Plentiful but pricey

first_imgPecans are an alternate-bearing crop, meaning they produce a full crop every other year. This is an “on” year for Georgia pecans, said UGA Cooperative Extension pecan specialist Lenny Wells.Georgia’s drought helped the crop, Wells said. Though trees were stressed, it kept disease and insect damage very low. Timely scattered showers in August and September in southwest Georgia, where most pecans are grown, helped the crop during critical growth stages.For more than half a century, Georgia farmers have been major U.S. pecan suppliers. They now grow pecans on 140,000 acres. The crop is worth $50 million to $100 million annually. By Sharon OmahenUniversity of GeorgiaGeorgia will lead the world in pecan production this year. Despite a large harvest, consumers will pay more this holiday season, says a University of Georgia agricultural economist.Georgia and Texas vie for top pecan-producing state each year, said Wojciech Florkowski, a researcher with the UGA College of Agricultural and Environmental Sciences.“This year Georgia’s crop is noticeably larger,” he said. ”We’ll be No. 1 in the country and the world as a result.”Georgia farmers are expected to produce 120 million pounds this year, three times more than last year and the most since 2001. Harvest will be complete in a few weeks.The large supply hasn’t made its way to stores, yet, he said. As a result, consumers can expect to pay $1 to $2 per pound more for pecans this holiday season.“I’ve seen retail prices between $8 and $9 per pound,” Florkowski said. “There’s always a typical seasonal price increase during the holidays while the demand is quite high.”Retailers have had to pay more for pecans in recent years because of smaller crops, he said. This price increase is still being passed to consumers.But consumer prices, he said, should lower after New Year’s Day.Many pecans in stores right now were harvested last year, he said. “As long as they are properly stored, there is very little change in quality,” said Florkowski. “They are still good quality, tasty nuts.”last_img read more

PV Sindhu Overcomes Tai Tzu Ying to Reach World Badminton Championships Semi-finals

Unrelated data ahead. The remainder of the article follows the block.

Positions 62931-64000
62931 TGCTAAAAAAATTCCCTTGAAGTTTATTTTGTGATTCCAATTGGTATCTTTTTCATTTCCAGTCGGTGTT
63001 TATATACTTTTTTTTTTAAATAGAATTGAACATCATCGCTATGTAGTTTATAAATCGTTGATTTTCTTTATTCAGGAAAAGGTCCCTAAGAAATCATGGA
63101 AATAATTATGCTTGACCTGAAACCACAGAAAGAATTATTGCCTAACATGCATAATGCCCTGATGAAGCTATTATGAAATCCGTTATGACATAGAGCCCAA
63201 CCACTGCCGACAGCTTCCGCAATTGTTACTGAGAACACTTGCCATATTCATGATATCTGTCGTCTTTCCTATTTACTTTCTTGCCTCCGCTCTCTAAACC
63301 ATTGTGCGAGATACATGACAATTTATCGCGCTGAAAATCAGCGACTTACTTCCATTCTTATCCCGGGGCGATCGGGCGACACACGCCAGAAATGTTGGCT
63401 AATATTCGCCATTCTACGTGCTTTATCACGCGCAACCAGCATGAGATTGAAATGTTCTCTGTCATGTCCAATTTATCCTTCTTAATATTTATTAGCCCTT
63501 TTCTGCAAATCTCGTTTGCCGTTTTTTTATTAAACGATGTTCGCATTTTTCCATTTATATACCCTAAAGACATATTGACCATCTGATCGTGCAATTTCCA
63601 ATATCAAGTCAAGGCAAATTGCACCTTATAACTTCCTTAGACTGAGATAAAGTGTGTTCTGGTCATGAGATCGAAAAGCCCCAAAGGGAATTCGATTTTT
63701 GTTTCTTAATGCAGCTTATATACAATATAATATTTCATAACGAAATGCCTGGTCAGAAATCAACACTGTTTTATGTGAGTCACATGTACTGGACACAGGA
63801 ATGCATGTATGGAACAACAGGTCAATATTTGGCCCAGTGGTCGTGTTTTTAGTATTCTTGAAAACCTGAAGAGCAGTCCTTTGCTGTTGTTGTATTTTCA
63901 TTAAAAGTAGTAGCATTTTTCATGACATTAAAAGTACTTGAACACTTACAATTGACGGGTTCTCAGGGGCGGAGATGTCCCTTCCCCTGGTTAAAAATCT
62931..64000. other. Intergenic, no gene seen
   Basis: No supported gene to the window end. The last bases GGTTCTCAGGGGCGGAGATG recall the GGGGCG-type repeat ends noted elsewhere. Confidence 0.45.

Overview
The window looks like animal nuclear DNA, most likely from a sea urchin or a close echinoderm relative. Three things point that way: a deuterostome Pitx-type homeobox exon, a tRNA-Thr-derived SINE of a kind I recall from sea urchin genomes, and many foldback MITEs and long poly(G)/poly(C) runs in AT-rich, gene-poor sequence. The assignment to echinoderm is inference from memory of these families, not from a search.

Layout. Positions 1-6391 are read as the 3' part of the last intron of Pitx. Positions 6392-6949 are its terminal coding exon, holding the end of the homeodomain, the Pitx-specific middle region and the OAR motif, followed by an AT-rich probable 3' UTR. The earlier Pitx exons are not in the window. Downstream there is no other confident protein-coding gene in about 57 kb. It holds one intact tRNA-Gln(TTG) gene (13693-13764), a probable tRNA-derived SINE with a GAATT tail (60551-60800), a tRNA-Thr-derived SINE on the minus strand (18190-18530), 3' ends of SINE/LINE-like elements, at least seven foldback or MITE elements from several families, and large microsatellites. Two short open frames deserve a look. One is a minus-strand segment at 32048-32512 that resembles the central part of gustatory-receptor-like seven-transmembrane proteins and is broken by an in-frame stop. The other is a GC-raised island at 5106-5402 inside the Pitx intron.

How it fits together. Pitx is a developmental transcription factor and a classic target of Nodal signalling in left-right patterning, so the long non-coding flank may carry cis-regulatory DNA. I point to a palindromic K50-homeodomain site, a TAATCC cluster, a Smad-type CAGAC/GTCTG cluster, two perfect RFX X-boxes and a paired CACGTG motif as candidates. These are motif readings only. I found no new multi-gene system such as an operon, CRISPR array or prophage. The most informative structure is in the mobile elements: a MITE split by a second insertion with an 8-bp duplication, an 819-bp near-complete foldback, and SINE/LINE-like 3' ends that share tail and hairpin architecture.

first_img Get the best of News18 delivered to your inbox – subscribe to News18 Daybreak. Follow on Twitter, Instagram, Facebook, Telegram, TikTok and on YouTube, and stay in the know with what’s happening in the world around you – in real time. badmintonbwf world championshipsPV Sindhutai tzu ying First Published: August 23, 2019, 6:00 PM IST PV Sindhu trumped former world No.1 Tai Tzu Ying in the quarter-final of World Badminton Championships in Basel, Switzerland on Friday to the semi-final of the tournament for the third straight year.The world number 5 Indian beat her Taiwanese opponent, who is ranked two in the world, 12-21, 23-21, 21-19 in an hour and 11 minutes to keep her hopes of a gold medal alive. The two-time silver medallist is looking to reach her third straight World Championships final and managed to solve the massive Tai Tzu puzzle.Tai Tzu started the game on the front foot, attacking Sindhu’s backhand, forcing mistakes from the Indian as she raced to take the first game quite easily.Sindhu lacked creativity and the surprise element in her game as the Taiwanese was able to judge her stroke quite easily, which her execute her own game plan to perfection.With Tai Tzu on the front foot, Sindhu never stood a chance in the first game as the world No.2 displayed great accuracy and bullied the Indian. However, the story altered a bit in the second game.Even though Tai Tzu started the second game on the front foot, Sindhu bounced back with a much better display of nerves, committing fewer faults and drawing Tai Tzu in longer rallies.Sindhu started targetting Tai Tzu’s deep forehand and showed more patience in her finishing.From going into the break with an 11-9 lead, Sindhu was in the lead at almost all junctures of the game and earned three game points before Tai Tzu saved them all to make it 21-21.At that stage, Sindhu execute a beautiful drop shot to earn her fourth game point and then played a flat stroke wide on Tai Tzu’s forehand to force the decider.Tai Tzu found her rhythm and accuracy in the third game once again while a few errors on Sindhu’s part gifted the lead to the Taiwanese. However, the Indian still stuck to her game plan of attempting to pin Tai Tzu to her back court to earn points.Tai Tzu, however, went to the break with an 11-9 lead. After the mid-game interval, both the players upped the pace and quality of their rallies as they launched attacks after attacks at each other.After trailing for long, Sindhu equalised at 14-14 with a body smash.At 15-15, Tai Tzu executed two exquisite strokes to take a 17-15 lead before Sindhu smashed her way to 17-17.Sindhu then took a 19-17 lead only for Tai Tzu to turn on her magic once more to equalise at 19-19.Sindhu then struck a brilliant smash on Tai Tzu’s forehand to earn the match point and then the Taiwanese sent the shuttle wide as Sindhu lay on the court in celebration.As the shuttle went wide, Pullela Gopichand and South Korean coach Kim Ji Hyun threw their hands up in the air to celebration, jubilation evident on their faces.With the win, the head-to-head record between Sindhu and Tai Tzu now stands at 10-5 in the favour of the Taiwanese.Hard fought three games awards @Pvsindhu1 a ticket for semifinals in Basel.WS – Quarterfinal12 23 21 Pusarla V. Sindhu🏅21 21 19 Tai Tzu Ying🕗 in 71 minutes#TOTALBWFWC2019 #Basel2019— BWF (@bwfmedia) August 23, 2019 These players are arguably the best current women’s singles players never to have won badminton’s two biggest titles, although there are differences in their track records.While Sindhu lost in the final of the 2016 Rio Olympics and was runner-up at the 2017 and 2018 World Championships, Tai has never reached the semifinals of those two events.However, the Taiwanese clearly has been the more consistent player overall in the past three years and owns a 10-4 edge in her head-to-head battles against Sindhu.Sindhu defeated Tai in the round of 16 of the 2016 Olympics in straight games, while the Taiwanese turned the tables by defeating her Indian opponent in the Asian Games final last year.(With IANS inputs) last_img read more